Let’s face it, we have some real problems in the construction industry today – labor crunch, the supply chain disaster, a rising mental health crisis – just to name a few. Thankfully, there is a giant bright light at the end of the tunnel that just might save us from the brink of destruction and that is innovation! We were fortunate to have a conversation with a man who has not only dedicated his life to future innovation, but who has witnessed firsthand parts of our world that are known for destruction, and taken that opportunity to learn from them and, more importantly, done his part to rebuild them. René Morkos is one of the most innovative, educated, and inspiring inventors in construction today. With an upbringing that includes his parents escaping communism, living in war-torn Beirut, learning how to travel the world as a boy, choosing to work in Afghanistan, and following in his Dad’s footsteps as a Civil Engineer (even when told not to), it is clear René was born for such a time as this in the construction industry!
Although you cannot have a “golden age” in any industry until you reach its peak, you cannot begin the climb until the initial pioneers begin paving the way for others to follow. René would not be the industry influencer he is had he not blazed his own trail along the way. Several times on the podcast, René began his stories with “everyone said I was crazy when I…” – which I imagine is the same way most trailblazers recount their life story. He was told he was crazy to seek and achieve his PhD from Stanford University in construction management but wasn’t deterred for a moment, explaining, “That’s the cool thing about doing a Ph.D. You get to tinker with stuff. It’s really fascinating….It’s like the only time in the world where your brain belongs to only you.“ He encountered another one of those “you’re crazy” moments when, as a young student, he decided to work on job sites for free to gain valuable experience. Without this unconventional jobsite education, the likelihood of René becoming the founder of ALICE Technologies is extremely low. He reminds us of the importance of taking a leap of faith even when it doesn’t make sense to everyone else – “The one thing I would advise anyone to do is if you’re doing something and everybody’s like, oh, yeah, that’s a great idea, you’re not really squeezing all the potential out, right?.”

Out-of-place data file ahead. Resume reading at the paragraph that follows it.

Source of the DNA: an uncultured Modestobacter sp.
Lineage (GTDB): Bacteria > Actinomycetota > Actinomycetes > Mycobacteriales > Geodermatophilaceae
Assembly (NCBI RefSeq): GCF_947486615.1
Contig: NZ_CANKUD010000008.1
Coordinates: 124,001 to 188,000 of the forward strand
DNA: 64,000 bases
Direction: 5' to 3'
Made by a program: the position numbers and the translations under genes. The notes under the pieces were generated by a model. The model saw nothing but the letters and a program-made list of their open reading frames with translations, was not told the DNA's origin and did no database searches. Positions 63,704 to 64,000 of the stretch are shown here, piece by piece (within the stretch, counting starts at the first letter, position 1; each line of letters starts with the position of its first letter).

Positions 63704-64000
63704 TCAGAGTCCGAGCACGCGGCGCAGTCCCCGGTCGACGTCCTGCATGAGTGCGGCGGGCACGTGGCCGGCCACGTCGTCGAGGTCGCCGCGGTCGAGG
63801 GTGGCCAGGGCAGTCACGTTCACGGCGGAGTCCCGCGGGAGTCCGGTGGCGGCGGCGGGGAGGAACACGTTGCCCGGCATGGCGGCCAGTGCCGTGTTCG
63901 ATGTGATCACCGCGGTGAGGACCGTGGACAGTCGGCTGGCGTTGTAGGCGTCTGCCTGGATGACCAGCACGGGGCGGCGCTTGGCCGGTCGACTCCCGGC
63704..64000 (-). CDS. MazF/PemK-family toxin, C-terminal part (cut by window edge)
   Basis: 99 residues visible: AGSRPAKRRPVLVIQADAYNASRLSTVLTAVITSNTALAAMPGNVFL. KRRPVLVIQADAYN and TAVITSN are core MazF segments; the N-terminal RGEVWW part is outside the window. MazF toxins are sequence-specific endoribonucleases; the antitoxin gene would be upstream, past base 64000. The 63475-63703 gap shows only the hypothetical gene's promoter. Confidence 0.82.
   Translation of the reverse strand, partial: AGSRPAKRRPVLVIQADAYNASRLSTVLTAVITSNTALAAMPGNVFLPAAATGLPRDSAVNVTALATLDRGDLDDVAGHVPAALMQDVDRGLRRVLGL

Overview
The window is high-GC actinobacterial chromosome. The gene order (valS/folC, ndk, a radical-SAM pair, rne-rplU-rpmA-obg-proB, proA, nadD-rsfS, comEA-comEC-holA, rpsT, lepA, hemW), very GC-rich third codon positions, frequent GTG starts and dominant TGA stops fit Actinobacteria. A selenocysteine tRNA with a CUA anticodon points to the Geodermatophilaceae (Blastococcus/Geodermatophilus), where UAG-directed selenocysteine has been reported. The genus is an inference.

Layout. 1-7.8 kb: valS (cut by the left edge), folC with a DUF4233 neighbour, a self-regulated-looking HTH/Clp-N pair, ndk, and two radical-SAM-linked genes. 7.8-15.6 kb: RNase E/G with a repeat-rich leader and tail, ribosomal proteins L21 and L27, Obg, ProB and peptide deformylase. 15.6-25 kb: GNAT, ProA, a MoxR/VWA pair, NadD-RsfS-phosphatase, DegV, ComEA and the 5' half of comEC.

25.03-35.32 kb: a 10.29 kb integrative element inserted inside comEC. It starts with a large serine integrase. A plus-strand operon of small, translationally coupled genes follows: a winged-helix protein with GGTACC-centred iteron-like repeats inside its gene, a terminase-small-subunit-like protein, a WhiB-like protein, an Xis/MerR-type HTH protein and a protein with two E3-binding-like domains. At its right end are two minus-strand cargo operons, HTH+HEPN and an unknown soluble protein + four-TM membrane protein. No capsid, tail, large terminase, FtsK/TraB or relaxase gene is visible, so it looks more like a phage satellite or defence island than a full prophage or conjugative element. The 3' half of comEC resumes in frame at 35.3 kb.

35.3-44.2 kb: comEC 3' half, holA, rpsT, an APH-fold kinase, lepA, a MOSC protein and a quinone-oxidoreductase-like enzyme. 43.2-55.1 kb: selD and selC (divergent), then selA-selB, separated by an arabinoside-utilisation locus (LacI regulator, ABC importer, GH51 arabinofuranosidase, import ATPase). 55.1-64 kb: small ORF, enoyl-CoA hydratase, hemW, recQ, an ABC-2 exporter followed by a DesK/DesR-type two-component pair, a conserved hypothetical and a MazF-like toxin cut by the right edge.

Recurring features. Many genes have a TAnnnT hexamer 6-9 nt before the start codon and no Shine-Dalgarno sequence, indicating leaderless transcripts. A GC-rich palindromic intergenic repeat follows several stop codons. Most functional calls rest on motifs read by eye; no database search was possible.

We both readily admitted to René that we struggle to understand how ALICE uses Artificial Intelligence, machine learning, or algorithms in an industry that changes by the day and he answered it this way: “The thing that we did with ALICE, and this is the part that’s kind of remarkable, ALICE understands how to build stuff! So think about that – ALICE knows what a crane is. ALICE knows what a crew is. ALICE knows what overtime is. ALICE understands what the production rate is. ALICE is a generative simulator…She actually moves resources around, shuffles up to space and time to build your object.”
When asked about the most influential people in his life, René assuredly answered, “There’s two. I had two advisors at Stanford – Professor Martin Fischer and Dr. John Kunz. Those two, really between the two of them, pushed me beyond the edge, right? They consistently failed me. That was the one thing that they did really well. So I would have to redo it until they finally approved.” Upon reflecting on the podcast, we found ourselves in awe over his response – that Rene chose two people that were not his best friends or family members, but the two that challenged him the most, that sculpted him into who he is today.
We both left feeling inspired, not only because of what René is doing at ALICE, but because his passion, pride, and love for his business and this industry were evident and compelling. With innovators like Morkos, our industry is in good hands, but more importantly, his example is showing other entrepreneurs that innovation and digitization are here to stay in the construction industry and we are open for business! He tells our listeners of his goals for his legacy, “I want to leave behind a field that is more capable of being a cutting edge, high tech, research-focused field.” René is well on his way to leaving behind a lasting legacy in the construction industry that will not only create massive efficiencies, but will attract new entrepreneurial talent that is drastically needed.